State Rep. Calvin Smyre, a Democratic co-sponsor of the current hate crimes bill tells TIME he was a member of Georgia’s legislature two decades ago in 2000 when state lawmakers passed a hate crimes law and voted yes. However, that law was struck down four years later by Georgia’s Supreme Court for being so broad that it would even apply to a sports fan picking on somebody wearing a rival team’s cap. Asked why he thinks Georgia has taken so long to pass and keep a hate crimes law as other states succeeded, Smyre says he isn’t sure. “It’s puzzling to me. I’m really surprised that it’s mired in so many political overtones.” LGBTQ protections have also been a cause of contention for many Republicans to endorse the measure.
After Kemp signed the bill into law, Smyre says he felt “a lot of fulfillment and a lot of joy.” “In my 46 years of serving, I’ve had a lot of moments in my career. This has to be one of my finest moments,” Smyre said after the bill passed both chambers. Still, he says he knows there is still “a lot of work to get accomplished” — among them, police reform.
The hate crimes bill provides sentencing guidelines for anyone found guilty of intentionally targeting a victim because of their actual or perceived race, color, religion, national origin, sex, sexual orientation, gender, mental disability, or physical disability. Under the law, a person found guilty of committing a hate crime as it relates to these protected classes would face an additional punishment from six months to a year in prison and a fine of up to $5,000 for one of five misdemeanor offenses and at least two years in prison for a felony offense. The hate crimes bill also mandates police to report and collect data when they investigate crimes that appear to be hate crimes, whether or not an arrest is made — a measure especially lauded by activist groups that say it will help track the issue.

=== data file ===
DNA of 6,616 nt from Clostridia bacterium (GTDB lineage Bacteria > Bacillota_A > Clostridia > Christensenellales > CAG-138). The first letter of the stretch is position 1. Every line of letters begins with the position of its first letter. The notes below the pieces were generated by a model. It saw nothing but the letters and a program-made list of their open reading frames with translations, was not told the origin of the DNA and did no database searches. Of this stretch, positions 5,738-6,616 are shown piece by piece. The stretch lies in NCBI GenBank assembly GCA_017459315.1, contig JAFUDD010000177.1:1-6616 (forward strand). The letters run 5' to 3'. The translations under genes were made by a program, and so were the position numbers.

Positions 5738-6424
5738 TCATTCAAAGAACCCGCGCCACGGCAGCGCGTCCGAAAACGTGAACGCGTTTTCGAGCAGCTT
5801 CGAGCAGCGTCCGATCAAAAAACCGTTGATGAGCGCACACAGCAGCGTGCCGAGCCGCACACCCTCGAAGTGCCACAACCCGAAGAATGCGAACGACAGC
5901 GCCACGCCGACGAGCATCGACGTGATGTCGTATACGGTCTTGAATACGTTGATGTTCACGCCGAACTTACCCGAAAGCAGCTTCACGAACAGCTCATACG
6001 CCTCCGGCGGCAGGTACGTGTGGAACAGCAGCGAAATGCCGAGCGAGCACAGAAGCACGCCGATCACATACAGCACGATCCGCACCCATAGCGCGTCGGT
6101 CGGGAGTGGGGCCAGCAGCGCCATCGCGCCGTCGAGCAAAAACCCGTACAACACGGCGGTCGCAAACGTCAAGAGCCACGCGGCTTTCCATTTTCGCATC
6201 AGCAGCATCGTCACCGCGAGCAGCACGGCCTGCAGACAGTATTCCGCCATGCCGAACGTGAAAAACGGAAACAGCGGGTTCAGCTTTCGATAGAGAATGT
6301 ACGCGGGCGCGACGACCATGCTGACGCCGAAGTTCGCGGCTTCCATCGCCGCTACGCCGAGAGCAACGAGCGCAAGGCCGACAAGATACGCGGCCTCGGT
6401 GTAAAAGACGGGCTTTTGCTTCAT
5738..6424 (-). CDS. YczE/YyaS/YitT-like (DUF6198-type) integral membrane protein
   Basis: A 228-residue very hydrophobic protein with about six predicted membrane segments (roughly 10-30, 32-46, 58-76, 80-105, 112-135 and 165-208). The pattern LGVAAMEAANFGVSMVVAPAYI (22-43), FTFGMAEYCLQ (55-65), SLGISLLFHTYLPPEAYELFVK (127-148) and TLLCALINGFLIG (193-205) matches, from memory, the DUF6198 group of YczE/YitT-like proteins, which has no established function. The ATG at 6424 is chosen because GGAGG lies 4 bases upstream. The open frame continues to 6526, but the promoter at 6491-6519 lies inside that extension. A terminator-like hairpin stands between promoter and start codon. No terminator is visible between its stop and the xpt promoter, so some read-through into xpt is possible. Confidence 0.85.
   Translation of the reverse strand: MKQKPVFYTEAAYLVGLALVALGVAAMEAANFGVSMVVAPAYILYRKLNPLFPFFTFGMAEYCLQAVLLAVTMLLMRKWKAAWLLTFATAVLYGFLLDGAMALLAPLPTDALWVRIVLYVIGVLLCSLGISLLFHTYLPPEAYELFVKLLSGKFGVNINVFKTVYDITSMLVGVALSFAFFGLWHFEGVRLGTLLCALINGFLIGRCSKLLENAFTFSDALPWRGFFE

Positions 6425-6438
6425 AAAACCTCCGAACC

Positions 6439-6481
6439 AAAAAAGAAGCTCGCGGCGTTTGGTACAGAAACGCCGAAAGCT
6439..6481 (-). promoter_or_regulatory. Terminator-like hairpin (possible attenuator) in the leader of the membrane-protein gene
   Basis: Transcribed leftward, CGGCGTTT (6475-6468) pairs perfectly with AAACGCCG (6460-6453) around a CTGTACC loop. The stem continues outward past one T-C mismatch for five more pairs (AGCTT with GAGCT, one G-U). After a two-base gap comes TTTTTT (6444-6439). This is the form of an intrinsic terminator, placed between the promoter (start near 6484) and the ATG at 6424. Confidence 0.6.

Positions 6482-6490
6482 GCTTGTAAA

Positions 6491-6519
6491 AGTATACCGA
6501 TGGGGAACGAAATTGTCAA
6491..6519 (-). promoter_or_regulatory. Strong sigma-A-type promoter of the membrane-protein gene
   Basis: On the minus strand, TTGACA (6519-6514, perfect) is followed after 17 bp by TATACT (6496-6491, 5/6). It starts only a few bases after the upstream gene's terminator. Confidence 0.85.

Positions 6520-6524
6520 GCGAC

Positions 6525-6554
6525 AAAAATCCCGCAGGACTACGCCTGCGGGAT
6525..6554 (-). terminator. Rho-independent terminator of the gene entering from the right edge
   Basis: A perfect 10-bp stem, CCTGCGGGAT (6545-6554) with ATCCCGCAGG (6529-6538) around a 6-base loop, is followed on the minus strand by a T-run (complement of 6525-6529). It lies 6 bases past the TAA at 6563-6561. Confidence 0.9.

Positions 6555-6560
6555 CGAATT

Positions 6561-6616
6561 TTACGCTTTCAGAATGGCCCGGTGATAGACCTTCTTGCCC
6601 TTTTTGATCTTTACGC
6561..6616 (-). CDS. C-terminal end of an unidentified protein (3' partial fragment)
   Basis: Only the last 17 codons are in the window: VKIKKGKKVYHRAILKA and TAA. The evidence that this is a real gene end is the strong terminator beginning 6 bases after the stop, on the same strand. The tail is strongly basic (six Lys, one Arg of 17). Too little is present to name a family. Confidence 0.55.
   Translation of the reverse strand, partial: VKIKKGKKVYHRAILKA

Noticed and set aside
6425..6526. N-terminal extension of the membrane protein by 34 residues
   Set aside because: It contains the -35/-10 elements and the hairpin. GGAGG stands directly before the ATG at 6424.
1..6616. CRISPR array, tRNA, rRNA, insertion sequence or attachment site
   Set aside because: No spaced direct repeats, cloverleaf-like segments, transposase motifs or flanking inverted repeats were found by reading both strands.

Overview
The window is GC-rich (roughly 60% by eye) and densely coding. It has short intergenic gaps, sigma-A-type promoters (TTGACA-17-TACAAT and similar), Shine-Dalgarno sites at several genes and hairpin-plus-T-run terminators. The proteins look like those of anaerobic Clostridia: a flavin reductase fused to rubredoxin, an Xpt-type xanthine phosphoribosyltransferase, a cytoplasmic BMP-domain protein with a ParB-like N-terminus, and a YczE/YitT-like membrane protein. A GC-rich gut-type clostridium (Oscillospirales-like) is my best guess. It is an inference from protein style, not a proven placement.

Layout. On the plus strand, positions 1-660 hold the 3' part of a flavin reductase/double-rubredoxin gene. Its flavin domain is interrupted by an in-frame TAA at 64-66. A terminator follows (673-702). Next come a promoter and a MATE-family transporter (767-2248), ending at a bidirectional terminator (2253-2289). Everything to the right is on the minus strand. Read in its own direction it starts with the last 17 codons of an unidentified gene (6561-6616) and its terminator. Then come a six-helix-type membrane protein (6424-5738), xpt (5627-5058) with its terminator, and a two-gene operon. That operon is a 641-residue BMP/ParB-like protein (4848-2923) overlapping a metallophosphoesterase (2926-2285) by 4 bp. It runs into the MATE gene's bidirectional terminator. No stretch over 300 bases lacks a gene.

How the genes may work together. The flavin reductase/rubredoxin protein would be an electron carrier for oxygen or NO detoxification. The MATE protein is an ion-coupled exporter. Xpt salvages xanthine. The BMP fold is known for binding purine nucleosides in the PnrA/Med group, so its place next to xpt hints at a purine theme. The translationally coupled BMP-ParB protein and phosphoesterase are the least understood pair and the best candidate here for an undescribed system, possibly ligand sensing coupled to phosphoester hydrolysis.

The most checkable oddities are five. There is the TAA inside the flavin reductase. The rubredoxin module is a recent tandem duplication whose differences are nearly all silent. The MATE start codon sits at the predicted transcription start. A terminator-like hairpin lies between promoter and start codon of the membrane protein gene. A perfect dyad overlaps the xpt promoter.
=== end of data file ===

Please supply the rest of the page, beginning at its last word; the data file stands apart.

The hate crimes measure’s Republican author Rep. Chuck Efstration said at Friday’s signing ceremony that this was “truly a historic moment” that addressed an “existing gap” in Georgia’s law. “The inability to call particularly heinous crimes appropriately is a loss to all Georgians,” Efstration said. “Specific offenses may now be classified properly” and crimes motivated by bigotry, racism and hate can be called out for what they are.
The separate police protection measure, which now heads to the governor’s desk for final approval after passing both chambers, specifies that anyone convicted of committing a crime against a first responder, which the bill outlines as a firefighter, police officer or paramedic, because of their occupation would face between one to five years in prison, a fine of up to $5,000 or both. It would also allow law enforcement to sue any person or group that registers a “complaint against the officer which the person knew was false when it was filed.”
Smyre, like most Democrats, voted against the police protections bill. He maintains that he “supports law enforcement” but that “it’s not the best time” for a divisive measure like this.
“We didn’t come to a compromise on that. They decided to pull (the language out) and do a separate bill,” State Sen. David Lucas, a Democrat, tells TIME. “There was no way I was going to vote for a bill that protects police”
Lucas says he, too, is troubled by the measure to provide protections for first responders. “My problem is why would Georgia make the police a protected class when they are the cause of the problem?” Lucas says.
ACLU Georgia joined the NAACP in criticizing the police protection measure, pointing out in a statement that it could breach rights to freedom of speech and protesting — paving the way to punish “people who say offensive things to the officers who arrest them.” “This legislative action in this moment pours salt in the wounds of the Georgians of all races and backgrounds who are participating daily in protests calling for the reform of policing and expressing their support for black lives,” said Andrea Young, executive director of the ACLU of Georgia.